Michigan 2022 Gambling Tax Information You Need To Know Before Filing

Written By Dan Holmes on March 31, 2023 - Last Updated on March 22, 2024
Gambling tax return

April 18 is fast-approaching. That date is commonly known as “Tax Day,” because that’s the day your income tax returns must be stamped.

Whether you like it or not, Uncle Sam (and Lansing) like it when you send your taxes in on time.

With online sports betting and online casinos legal in Michigan, consumers should be aware that they must pay taxes on any winnings they accrued in the previous tax year. The rate and how much you owe depend on several factors.

This article serves as the definitive guide to Michigan taxes on gambling winnings. But, if you are still feeling unsure after reading this, contact a tax professional.

Gambling Tax Calculator

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Disclaimer: The tax calculator assumed a standard deduction of $13,850 (single) / $27,700 (married) and does not include any local or municipal taxes. This calculator is intended solely for general information and educational purposes. It is not intended in any way as financial, tax or legal advice It cannot be relied upon to determine the actual tax you owe to any federal, state or local tax authority. The results are an estimate only. The actual tax that you owe or any deduction you may be entitled to depend on your personal circumstances and you are responsible for seeking independent tax advice from a qualified individual. Catena Media and its Group Companies do not collect or save any information inputted into this calculator.

Can I deduct my gambling losses in Michigan?

In Michigan, you are allowed to deduct your gambling losses, to an extent.

Gov. Gretchen Whitmer signed a bill in December 2021 that allows Michigan gamblers to make tax deductions based on their profits and losses.

It was an amended bill from the Income Tax Act of 1967. The policy allows you to deduct your gambling losses up to the amount you won during the year.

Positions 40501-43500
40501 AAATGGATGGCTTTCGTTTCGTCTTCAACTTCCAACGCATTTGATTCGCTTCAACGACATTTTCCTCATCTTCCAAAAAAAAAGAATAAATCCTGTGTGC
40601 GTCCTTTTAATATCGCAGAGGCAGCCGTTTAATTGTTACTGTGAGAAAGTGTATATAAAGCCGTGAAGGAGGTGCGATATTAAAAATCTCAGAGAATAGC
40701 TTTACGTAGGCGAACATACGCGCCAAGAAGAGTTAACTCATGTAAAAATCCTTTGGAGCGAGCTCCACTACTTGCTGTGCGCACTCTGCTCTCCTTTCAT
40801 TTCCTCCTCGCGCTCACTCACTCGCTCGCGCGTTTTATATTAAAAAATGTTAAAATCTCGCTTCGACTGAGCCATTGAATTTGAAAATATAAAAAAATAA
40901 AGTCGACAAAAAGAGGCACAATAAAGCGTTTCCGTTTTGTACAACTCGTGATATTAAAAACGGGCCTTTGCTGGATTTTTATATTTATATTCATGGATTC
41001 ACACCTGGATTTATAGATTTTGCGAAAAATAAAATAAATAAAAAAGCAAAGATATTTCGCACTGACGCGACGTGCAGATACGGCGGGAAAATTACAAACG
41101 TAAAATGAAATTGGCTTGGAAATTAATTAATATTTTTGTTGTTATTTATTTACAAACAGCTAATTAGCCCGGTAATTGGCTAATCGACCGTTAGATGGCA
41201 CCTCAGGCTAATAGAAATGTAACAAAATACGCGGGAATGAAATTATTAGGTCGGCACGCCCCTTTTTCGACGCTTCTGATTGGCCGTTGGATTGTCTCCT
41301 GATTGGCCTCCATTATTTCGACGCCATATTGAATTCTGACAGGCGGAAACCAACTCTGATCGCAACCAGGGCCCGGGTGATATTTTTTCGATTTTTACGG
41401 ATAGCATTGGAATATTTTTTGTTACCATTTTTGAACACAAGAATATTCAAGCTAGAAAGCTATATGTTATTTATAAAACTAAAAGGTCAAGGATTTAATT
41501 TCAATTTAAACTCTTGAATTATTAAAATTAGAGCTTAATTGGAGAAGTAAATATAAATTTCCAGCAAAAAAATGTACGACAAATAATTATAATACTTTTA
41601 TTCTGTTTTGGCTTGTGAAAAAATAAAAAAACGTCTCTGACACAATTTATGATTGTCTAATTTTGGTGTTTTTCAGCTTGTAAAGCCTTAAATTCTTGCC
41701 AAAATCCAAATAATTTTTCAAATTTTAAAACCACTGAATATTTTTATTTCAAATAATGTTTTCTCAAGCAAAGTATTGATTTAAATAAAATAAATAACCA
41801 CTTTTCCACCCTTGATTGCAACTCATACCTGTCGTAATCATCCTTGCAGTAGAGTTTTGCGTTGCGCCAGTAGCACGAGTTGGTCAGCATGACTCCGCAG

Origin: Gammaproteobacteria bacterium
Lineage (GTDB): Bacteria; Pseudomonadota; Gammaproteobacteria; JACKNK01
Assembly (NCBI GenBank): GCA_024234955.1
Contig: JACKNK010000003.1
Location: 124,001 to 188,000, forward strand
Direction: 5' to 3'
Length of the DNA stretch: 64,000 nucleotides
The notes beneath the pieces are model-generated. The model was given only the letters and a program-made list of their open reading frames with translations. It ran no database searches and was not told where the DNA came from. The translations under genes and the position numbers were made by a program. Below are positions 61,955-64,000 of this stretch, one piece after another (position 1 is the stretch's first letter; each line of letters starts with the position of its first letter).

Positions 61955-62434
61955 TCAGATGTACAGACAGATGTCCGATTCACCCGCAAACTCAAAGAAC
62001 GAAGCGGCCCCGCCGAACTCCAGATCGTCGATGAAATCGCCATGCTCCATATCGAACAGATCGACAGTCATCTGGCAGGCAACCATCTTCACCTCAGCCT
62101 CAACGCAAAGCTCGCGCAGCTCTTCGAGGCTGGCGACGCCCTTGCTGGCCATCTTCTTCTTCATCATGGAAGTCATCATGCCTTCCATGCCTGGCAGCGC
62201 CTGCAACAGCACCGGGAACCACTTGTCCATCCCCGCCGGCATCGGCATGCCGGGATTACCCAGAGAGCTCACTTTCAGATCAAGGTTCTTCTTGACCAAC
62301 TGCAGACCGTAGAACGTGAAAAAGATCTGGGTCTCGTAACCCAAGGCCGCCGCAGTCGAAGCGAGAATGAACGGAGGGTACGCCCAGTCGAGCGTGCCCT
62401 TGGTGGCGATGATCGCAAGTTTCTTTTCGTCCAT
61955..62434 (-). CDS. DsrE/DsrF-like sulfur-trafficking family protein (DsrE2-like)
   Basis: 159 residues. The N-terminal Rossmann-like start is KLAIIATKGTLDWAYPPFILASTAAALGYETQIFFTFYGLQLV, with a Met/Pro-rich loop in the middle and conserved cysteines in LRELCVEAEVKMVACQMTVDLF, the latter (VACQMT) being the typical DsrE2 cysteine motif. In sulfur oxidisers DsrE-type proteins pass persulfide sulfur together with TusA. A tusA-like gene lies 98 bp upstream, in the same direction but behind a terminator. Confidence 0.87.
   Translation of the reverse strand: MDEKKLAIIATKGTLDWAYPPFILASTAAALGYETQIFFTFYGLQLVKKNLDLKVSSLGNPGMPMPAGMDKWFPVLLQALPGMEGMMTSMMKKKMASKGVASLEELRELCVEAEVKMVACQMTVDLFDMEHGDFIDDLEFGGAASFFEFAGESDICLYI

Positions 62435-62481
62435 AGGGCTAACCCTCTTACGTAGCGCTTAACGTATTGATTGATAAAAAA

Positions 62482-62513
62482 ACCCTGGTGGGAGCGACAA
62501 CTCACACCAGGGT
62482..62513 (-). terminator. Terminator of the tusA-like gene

For example, if you win $2,500 from gambling but lost $4,500, you can only deduct $2,500 of those losses.

Regarding your federal tax returns, you may deduct gambling losses only if you itemize your deductions on Schedule A (Form 1040). You also have to have kept a record of your winnings and losses.

Similar to your Michigan taxes, the number of losses you deduct can’t be greater than the amount of gambling income you report.

How much will be withhold from my winnings in Michigan?

In Michigan, gambling operators (casinos and sportsbooks, both retail and online) are mandated to withhold 25% of your winnings for federal tax in two instances:

  1. If you win more than $5,000 AND
  2. Your winnings are at least 300 times larger than the wager.

In all other bets, your winnings will be paid out without taxes removed. That does not mean you are not responsible for paying taxes on the winnings.

Even if you bet $1 and win $12, you are required by Michigan and Federal law to claim those winnings as income and pay taxes on the amount.

Sports betting operators and casinos do not withhold Michigan taxes from your winnings. You are responsible for reporting that figure on your next income tax statement.

Michigan taxes gambling winnings at the same rate as income, 4.25% on your annual state income tax form.

MI sportsbooks that make it easy to track gambling income

Draftkings taxSome Michigan sportsbooks provide tools to help you keep tabs on your gaming winnings or losses.